Ironworks – ULI Americas Awards for Excellence Finalist
Learn more about 2023 ULI Americas Awards for Excellence Finalist, Ironworks (Vancouver, Canada).
April 25, 2023
Location: St. Louis, Missouri
Developer: Tower Grove Park
Designers: Lamar Johnson Collaborative; Biohabitats; David Mason Associates; Xsense; Derek Prior Design
Owner’s Representative: Navigate Building Solutions
Site Size: 5 Acres
Building on the Tower Grove Park Master Plan, the East Stream Restoration was selected for the design and implementation. During the Master Planning Process, park leadership carefully mapped the park’s future, curating select projects within the rich historic fabric to enhance. The restoration of the east stream presented the park with a unique opportunity to explore the nexus of historic Victorian park design and forward-thinking resilient infrastructure development. The east stream was piped in the early 1900s and the park had continued to evolve as a public park and arboretum ever since. Once the design team was selected a one-year design schedule was started to rediscover the east stream and integrate it into the existing fabric of the park. Accounting for 110 years of change since the stream was buried, the design team emphasized existing conditions and data collection early in the project, allowing this to guide the hands of the design team over the following months. Funding for the project, including a generous endowment gift for ongoing maintenance, was provided by the Crawford Taylor Foundation, members of the Kindle and Taylor families, and MSD Project Clear.
A meandering path leading visitors from the Stupp Center to an existing grove of maple trees, and savanna plantings draw visitors forward with enticing seasonal interest. As you near the maple grove, savanna plantings emerge on either side of the path drawing you forward to the edge of the canopy. Here successional tree plantings ensure the future health of the forested area. Continuing along the path the headwaters of the stream reveals themselves to visitors. Flanked by three red oak trees, three granite pillars rest in a calm reflecting pool proudly marking the birth of the Nee Kee Nee, which is a name that was bestowed upon it by the sage Elders and means “Revived Waters”. A button-activated water feature charges the upper reach of the East Stream, activating a nature play area. Stormwater from the surrounding neighborhoods is daylit and joins the water from the adventure play area at the beginning of the middle reach. In addition to recreation and play opportunities this provides educational opportunities to the community. The Missouri Department of Conservation was consulted during the design of the stream in order to facilitate outdoor learning opportunities throughout the corridor. In addition to guided tours relating to plants, hydrology and history, the stream corridor will serve as an important cultural destination for the Osage Nation. The scaled village represents the only physical example of this village layout in the country. Stones representing the clans of the tribe, a full-scale lodge outline and a multitude of symbology throughout the project will serve as a cultural destination for the Osage Nation.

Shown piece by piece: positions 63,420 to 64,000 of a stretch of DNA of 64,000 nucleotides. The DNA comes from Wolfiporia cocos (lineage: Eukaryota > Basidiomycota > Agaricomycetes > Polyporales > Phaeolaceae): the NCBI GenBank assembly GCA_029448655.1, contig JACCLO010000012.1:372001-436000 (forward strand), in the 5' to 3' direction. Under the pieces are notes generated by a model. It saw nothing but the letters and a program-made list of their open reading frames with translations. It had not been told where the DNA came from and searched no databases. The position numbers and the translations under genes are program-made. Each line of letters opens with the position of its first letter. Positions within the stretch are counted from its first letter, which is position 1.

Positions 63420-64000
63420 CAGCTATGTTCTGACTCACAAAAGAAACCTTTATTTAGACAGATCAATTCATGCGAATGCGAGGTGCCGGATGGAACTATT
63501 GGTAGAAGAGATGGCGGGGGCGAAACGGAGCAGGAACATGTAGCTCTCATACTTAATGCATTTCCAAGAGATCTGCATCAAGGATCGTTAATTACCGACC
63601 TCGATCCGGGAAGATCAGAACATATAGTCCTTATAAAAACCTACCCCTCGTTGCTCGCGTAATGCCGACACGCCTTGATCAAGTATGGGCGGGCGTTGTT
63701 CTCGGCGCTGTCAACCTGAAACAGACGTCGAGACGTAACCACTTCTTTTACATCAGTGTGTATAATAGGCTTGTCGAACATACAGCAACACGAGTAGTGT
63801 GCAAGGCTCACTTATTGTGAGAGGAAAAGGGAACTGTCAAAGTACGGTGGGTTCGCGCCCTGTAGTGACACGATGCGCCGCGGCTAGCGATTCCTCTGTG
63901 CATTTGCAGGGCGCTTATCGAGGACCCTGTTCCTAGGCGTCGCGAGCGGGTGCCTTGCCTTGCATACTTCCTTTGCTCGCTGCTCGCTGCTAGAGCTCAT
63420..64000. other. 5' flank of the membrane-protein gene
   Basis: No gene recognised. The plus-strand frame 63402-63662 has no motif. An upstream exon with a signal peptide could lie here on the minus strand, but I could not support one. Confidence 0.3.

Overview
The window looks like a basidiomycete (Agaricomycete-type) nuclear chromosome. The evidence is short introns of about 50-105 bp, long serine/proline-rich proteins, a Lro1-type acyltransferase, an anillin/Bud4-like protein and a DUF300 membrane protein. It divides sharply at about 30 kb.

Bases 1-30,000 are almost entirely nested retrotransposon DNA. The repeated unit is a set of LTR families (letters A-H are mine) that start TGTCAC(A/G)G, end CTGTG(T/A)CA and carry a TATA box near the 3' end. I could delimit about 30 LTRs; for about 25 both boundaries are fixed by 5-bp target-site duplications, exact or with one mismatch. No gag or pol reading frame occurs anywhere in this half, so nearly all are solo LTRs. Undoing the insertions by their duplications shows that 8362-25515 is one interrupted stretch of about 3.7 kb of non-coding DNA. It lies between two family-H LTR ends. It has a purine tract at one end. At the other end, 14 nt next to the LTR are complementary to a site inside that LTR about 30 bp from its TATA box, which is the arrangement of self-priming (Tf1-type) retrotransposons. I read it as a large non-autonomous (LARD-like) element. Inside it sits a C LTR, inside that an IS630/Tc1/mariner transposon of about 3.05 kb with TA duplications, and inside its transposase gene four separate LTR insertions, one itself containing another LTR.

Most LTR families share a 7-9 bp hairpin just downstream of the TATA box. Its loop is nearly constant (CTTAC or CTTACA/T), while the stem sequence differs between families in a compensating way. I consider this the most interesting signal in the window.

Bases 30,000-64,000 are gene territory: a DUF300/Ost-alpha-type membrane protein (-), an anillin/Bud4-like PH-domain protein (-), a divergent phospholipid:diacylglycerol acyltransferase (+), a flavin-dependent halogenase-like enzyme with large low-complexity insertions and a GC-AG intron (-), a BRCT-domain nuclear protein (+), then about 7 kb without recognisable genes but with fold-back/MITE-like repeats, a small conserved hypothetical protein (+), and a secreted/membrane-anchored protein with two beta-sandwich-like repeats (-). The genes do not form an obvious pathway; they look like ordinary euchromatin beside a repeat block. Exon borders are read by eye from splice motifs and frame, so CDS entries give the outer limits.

Here, the stream meanders through 5 acres of native Missouri savanna, wet meadow, and emergent wetland habitat, charging a treatment train of bioretention basins. Each basin fills to capacity, treating the water and allowing excess to move on to the next basin. A scaled Osage village and full-size lodge footprint are nestled in a mature sweetgum grove in the middle reach. As visitors enter the third leg of the stream, they find themselves in a gathering space surrounded by native plantings, overlooking the basin area of the restoration. The basin features two bioretention areas that can be controlled with valves to sustain water and create a wetland experience.
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